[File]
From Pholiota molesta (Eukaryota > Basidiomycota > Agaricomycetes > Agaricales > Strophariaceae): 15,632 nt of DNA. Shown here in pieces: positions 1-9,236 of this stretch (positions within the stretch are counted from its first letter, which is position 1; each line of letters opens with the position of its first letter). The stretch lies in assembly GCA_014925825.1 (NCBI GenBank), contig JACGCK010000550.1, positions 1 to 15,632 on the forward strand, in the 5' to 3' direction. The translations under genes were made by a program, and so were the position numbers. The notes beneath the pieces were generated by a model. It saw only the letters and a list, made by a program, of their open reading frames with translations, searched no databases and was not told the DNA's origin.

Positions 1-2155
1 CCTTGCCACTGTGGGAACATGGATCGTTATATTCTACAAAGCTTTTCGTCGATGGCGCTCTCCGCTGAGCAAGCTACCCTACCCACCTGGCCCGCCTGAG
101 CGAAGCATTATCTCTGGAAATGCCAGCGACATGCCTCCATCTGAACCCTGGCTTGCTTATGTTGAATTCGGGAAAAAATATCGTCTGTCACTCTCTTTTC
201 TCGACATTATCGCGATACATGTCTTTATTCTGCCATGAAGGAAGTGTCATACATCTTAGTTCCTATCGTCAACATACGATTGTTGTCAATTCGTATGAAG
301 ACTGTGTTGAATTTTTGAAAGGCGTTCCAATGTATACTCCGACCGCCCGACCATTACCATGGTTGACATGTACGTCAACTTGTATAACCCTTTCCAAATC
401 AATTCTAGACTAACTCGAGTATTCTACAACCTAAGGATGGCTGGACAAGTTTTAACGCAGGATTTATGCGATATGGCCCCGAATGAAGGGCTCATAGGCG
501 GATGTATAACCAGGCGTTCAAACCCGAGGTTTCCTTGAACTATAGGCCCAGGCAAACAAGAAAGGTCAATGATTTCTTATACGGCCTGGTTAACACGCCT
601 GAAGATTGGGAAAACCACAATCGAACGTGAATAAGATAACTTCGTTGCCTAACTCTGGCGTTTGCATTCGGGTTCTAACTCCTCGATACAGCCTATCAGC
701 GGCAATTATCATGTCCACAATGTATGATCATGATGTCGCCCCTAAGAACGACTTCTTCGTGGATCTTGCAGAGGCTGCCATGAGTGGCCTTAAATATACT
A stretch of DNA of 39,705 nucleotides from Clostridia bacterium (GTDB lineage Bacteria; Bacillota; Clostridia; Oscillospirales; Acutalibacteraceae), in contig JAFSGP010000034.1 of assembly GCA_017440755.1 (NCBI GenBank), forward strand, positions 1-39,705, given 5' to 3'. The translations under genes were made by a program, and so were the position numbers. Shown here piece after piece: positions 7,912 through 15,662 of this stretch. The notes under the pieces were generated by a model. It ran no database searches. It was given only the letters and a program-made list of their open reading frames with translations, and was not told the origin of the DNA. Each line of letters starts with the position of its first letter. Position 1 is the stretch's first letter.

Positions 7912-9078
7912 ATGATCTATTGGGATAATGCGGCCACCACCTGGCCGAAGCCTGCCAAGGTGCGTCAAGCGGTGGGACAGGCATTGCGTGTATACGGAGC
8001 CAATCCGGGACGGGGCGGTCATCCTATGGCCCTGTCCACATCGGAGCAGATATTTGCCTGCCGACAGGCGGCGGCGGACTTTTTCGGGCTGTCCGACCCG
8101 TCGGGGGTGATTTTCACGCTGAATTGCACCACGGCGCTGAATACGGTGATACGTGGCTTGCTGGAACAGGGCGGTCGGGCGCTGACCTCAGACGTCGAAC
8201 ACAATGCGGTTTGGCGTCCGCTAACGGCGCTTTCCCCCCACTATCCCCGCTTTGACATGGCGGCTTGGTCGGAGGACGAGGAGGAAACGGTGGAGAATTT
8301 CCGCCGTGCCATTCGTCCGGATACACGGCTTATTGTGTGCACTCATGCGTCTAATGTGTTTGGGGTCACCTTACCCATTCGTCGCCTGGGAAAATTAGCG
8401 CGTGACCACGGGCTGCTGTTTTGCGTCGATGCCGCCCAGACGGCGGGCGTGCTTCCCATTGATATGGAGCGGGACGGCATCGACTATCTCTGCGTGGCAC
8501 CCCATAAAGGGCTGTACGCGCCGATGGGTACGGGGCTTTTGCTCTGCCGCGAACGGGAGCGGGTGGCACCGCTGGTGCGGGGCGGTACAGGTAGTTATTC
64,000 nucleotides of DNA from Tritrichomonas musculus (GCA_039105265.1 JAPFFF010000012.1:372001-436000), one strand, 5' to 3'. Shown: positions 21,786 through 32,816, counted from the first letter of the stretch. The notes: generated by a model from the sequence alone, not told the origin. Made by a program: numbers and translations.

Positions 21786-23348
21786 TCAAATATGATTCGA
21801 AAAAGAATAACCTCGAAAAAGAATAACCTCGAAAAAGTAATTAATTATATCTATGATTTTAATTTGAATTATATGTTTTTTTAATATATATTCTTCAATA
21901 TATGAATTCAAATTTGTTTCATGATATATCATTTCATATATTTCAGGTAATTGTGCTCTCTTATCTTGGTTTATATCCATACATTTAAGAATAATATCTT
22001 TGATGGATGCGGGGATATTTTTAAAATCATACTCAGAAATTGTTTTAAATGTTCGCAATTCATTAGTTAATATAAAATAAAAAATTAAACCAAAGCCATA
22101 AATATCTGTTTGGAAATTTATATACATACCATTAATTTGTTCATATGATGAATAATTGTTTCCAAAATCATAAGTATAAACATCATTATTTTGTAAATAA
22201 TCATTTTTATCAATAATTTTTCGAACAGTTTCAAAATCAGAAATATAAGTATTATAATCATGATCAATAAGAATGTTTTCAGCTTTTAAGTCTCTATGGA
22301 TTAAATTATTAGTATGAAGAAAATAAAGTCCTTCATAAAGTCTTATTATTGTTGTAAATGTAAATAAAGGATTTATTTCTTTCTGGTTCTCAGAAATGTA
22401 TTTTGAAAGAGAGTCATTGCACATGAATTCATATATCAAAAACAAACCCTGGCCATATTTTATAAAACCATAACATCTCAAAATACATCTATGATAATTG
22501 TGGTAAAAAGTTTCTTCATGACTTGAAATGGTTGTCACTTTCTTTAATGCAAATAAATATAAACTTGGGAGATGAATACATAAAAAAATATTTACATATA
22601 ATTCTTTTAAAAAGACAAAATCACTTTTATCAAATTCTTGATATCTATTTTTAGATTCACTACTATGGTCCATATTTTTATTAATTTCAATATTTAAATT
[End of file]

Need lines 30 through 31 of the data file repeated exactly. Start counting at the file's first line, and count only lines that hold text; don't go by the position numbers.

22501 TGGTAAAAAGTTTCTTCATGACTTGAAATGGTTGTCACTTTCTTTAATGCAAATAAATATAAACTTGGGAGATGAATACATAAAAAAATATTTACATATA
22601 ATTCTTTTAAAAAGACAAAATCACTTTTATCAAATTCTTGATATCTATTTTTAGATTCACTACTATGGTCCATATTTTTATTAATTTCAATATTTAAATT